Potato has unexploited potential to contribute to the food security, nutrition, and livelihoods of resource-poor farmers in Southeast Asia. This project aims to identify suitable varieties that are early-maturing, high-yielding, disease-resistant and have good eating and processing characteristics, thereby boosting the supply of and demand for potato in the region.
Research-poor farmers living in Southeast Asia are particularly vulnerable to the impacts of climate change. Large areas of monocrops—including irrigated rice—are prone to floods and droughts, and poor farming practices and over-intensification have compromised the quality of arable land. Furthermore, rice, wheat and other grains have low nutritional value and are subject to market price fluctuations.
Potato is an appropriate alternative crop that could make a valuable contribution to more sustainable and resilient agricultural systems throughout the region. It is an ideal food security crop to grow under challenging conditions, since it is highly efficient in transforming water into calories, has a short maturity period and can be harvested over a long period of time when the cereals are ripening. This project builds on ongoing work by the International Potato Center (CIP) developing early-maturing potato varieties that are tolerant to high temperatures and resistant to major virus diseases, thus suitable for growing in tropical climates.
- Increase the potato productivity, the stability of yields and incomes of resource-poor farmers in Southeast Asia.
While potato is consumed in much lower quantities in Southeast Asia than elsewhere in the world, the region imports significant quantities of fresh and frozen potatoes, to the value of USD 450 million annually. This creates an opportunity to fill the gap between demand and supply with locally-grown potato, and additional scope to increase potato demand. In close collaboration with the Netherlands-based global potato seed company HZPC, this project is developing early-maturing varieties with good characteristics for cooking and processing that would be suitable for the local environmental conditions. Five advanced clone candidate varieties will be cultivated and evaluated at high and low altitudes in Vietnam.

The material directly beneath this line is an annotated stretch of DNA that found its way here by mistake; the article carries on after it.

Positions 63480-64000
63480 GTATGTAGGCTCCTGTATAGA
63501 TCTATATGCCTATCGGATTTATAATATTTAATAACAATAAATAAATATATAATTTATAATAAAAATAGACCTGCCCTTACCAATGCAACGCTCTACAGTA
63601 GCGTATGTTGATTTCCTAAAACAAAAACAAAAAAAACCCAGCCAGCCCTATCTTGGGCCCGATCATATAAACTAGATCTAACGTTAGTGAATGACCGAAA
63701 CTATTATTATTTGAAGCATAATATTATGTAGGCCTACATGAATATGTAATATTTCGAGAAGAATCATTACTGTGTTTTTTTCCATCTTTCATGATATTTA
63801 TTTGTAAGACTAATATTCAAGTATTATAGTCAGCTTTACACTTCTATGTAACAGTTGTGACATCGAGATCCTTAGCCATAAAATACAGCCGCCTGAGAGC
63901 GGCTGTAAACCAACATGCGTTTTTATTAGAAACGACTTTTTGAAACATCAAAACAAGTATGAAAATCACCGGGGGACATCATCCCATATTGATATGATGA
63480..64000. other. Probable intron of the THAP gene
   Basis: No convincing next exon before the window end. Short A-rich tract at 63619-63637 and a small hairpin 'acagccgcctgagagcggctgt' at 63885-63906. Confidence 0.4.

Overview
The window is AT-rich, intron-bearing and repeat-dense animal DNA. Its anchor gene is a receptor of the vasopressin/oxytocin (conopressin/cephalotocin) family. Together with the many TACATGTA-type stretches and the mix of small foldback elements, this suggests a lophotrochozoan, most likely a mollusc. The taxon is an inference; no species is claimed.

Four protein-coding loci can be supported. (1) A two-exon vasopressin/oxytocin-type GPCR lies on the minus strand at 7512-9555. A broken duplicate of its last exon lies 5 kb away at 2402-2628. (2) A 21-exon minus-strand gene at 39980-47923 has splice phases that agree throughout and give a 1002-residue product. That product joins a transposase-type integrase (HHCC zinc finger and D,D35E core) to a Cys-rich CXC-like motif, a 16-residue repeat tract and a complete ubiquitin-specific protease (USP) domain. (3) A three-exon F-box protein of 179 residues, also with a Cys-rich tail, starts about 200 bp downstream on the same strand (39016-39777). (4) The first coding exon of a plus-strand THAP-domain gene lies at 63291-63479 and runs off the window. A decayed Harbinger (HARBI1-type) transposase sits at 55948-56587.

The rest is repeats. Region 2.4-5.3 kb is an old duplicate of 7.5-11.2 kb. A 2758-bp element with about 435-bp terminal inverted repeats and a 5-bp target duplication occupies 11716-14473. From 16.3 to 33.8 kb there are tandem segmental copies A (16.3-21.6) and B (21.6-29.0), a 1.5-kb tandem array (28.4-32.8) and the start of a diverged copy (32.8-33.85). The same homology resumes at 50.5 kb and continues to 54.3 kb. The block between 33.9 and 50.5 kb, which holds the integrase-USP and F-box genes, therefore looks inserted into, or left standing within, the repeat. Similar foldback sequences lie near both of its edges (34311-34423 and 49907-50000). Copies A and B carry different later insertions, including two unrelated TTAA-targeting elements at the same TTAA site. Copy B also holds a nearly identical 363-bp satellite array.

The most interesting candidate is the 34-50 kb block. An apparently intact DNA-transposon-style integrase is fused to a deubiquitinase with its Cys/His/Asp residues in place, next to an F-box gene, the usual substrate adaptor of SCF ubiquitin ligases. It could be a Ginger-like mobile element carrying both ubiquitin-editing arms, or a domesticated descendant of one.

Suitable high-yielding clones were selected from the lowland and highland trials in 2018, with the majority of these producing higher yields than the best control variety Atlantic. Working with farmers, researchers also evaluated these varieties for cooking and processing qualities. The clones, based on genetic material brought in from Peru, were then tested for resistance to late blight disease (the most prevalent potato disease), and susceptibility to nematode and virus attack. The best lines will now be multiplied to produce disease-free seed to use in variety release trials. Multiplication activities are being carried out by local partners in Vietnam, with support from CIP.
Following review meetings with stakeholders, the team is developing a value chain analysis study to help them understand local potato markets in Vietnam. This will identify the main challenges and make recommendations on improving potato production and marketing across the region. In addition to building the capacity of local institutions in Vietnam, the project demonstrates how successful collaboration with the private sector can advance the release of new varieties to farmers. It is also laying the foundations for a buoyant future market—conferring sustainable incomes for farmers—by addressing the need for good processing characteristics early on in the selection process.
As bacterial wilt is a serious threat in the targeted region, the new population with increased diversity and variability will be developed in Peru by crossbreeding of genetic material possessed by CIP and HZPC. CIP has identified bacterial wilt resistant material which will be crossed with the pollen sent by HZPC.
|Early maturity and high yielding advanced clones||>50|
|Potential varieties to be released by 2021||5|